It’s clear when talking to Corippo that first and foremost, Smart Start is about getting students to participate with one another in an active, engaging way. It has no room for teacher lectures or lengthy course reviews. Nonetheless, everything the students do – no matter how fun – is fundamental to learning and evidence-based for results.

“For example, many of the activities call for students to compare and contrast, a skill that has been demonstrated by research to boost academic success,” said Corippo.

Built on the combined 60+ years of classroom application by Corippo and Marlena Hebern, Smart Start packages and delivers the top activities they’ve used, pre-planned for the first four days of the school year and fully flexible for customization.

“If teachers want to mix and match, or skip activities that aren’t applicable to them, it’s easy to do,” said Corippo.

Smart Start in Action

Imagine it’s the first day of school and you’re ready to Smart Start. If it’s your first time trying this new approach to back-to-school, you may be nervous. Your students definitely are, whether or not they’d admit it. Start by letting them know that these won’t be the typical first days of school, then jump right in. This year, Smart Start will be easier than ever to use, said Corippo. Just check out the EduProtocols Smart Start page for fully pre-packaged plans that will enable you to:

● Teach expectations while building classroom culture
● Set the tone of the classroom in a fun, engaging way
● Get students interacting with those outside their typical circle
● Get students effectively using their tech tools
● Teach/reinforce skills they’ll use all year, such as compare and contrast; researching data;
● Frayer and Venn diagrams; meeting deadlines; presenting; and working with others

Here are a few examples:

The Daily Frayer. Start by having students interview fellow classmates , fill in the (provided) F rayer chart, then present their findings. Next, use that to build community by having students with similar likes meet together. After that, the possibilities are endless: Frayer foods, cars, pets, etc.

Best or Worst. This is another great way to build classroom community and all it takes is a classroom of students and your imagination. Just ask students to stand, then call out a question, “Best or worst sport ever… soccer/tennis/golf…” Students then move into one of three groups, representing best, worst, or no opinion. Try it with movies, food, books, cars, pets, tv and more. Corippo said he particularly likes this one for its ability to show students from different social classes and cliques that they have things in common with those outside their usual circles.

The Worst Preso EVER! This EduProtocol is a fantastic way to teach or remind students how to create an effective presentation – by breaking all the rules and creating a truly horrible slide deck (and noting what rules are broken) then presenting it as a team. Loads of fun and learning wrapped up together in a format that can easily be tweaked for different age groups.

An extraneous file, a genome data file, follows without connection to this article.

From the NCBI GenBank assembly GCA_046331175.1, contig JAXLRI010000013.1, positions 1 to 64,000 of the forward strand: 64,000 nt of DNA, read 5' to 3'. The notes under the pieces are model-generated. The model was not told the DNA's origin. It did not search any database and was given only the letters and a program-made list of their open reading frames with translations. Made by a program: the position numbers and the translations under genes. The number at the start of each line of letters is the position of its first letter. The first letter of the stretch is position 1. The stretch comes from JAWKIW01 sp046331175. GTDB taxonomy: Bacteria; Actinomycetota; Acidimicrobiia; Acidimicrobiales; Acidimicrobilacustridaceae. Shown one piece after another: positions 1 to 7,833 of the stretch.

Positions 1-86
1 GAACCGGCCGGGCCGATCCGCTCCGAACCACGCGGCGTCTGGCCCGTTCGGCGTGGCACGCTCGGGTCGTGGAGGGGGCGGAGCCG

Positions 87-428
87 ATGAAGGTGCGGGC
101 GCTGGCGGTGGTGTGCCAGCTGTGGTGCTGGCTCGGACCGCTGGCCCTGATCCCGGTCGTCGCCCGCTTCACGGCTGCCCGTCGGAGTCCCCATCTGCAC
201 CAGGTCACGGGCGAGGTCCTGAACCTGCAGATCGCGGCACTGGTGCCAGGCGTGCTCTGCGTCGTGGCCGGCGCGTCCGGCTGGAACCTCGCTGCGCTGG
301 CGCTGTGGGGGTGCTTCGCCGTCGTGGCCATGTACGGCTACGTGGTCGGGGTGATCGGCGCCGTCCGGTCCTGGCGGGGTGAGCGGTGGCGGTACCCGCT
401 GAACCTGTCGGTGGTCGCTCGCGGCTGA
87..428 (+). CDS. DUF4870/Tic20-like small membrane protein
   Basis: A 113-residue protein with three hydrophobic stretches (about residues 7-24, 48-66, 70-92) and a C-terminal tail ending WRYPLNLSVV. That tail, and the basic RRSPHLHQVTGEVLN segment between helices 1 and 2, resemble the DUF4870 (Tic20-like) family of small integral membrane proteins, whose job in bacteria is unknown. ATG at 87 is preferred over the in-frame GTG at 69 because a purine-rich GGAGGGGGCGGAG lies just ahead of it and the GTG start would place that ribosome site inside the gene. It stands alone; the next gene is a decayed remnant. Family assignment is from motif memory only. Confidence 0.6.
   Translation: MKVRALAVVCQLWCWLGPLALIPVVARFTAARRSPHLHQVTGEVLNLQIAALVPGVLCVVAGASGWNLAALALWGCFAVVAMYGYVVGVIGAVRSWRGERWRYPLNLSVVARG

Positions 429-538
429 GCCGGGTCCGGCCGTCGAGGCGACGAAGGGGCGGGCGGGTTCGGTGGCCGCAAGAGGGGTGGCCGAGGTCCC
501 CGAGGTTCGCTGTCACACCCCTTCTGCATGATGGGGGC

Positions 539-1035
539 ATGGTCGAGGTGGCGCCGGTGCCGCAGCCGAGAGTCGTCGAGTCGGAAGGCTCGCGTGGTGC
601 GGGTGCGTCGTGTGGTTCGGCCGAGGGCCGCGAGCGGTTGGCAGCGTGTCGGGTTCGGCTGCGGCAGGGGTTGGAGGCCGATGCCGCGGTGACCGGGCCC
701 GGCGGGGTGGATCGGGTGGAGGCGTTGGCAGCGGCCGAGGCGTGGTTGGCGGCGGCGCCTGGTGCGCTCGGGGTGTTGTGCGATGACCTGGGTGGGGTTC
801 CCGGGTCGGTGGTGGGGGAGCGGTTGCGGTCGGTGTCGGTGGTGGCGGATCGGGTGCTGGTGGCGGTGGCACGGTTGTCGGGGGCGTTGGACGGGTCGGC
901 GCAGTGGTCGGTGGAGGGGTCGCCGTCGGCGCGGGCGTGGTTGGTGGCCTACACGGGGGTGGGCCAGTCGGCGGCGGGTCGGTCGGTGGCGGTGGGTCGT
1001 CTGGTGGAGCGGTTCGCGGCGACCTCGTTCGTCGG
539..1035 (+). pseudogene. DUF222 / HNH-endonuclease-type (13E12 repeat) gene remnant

Thin Slides. Get students ready to present better by having them share ONE SLIDE that they only get 3 minutes to build. The trick? They only get one word (or phrase) and one picture. At the end of three minutes, each student shares a claim or an observation about their chosen slide subject. The subjects? Things like favorite musical artist, favorite movie, and so on. This is a super fun and super low-prep tool that will be useful all year. Imagine Thin Slides in content areas: Complimentary angles - go! The Reformation - go! Molarity - go! The water cycle - go!

Finally, when it comes to learning new tools, the Smart Start philosophy can be used to make this often-tedious task fun, engaging and interactive. Here are some Apple-based examples that can be easily extended to Chromebooks:

● Webcam/iMovie – Ask students to turn on their webcam and interview 4 classmates about their favorite superhero, then make an iMovie.
● Garage Band – Have groups of students connect their computers via Bluetooth and make songs; for example, give them 15 minutes to make a really bad/silly song w/ 3 classmates
● PowerPoint/Slides – Watch the “Death by PowerPoint” video then set kids loose to create the Worst Preso Ever.

While back-to-school can probably never compare to making s’mores and telling ghost stories around a campfire, Smart Start can bring the fun and interpersonal engagement of camp to your first few days of the year, for lasting impact throughout the school year. Want to learn more? Find the 2021 school year Smart Start schedule here.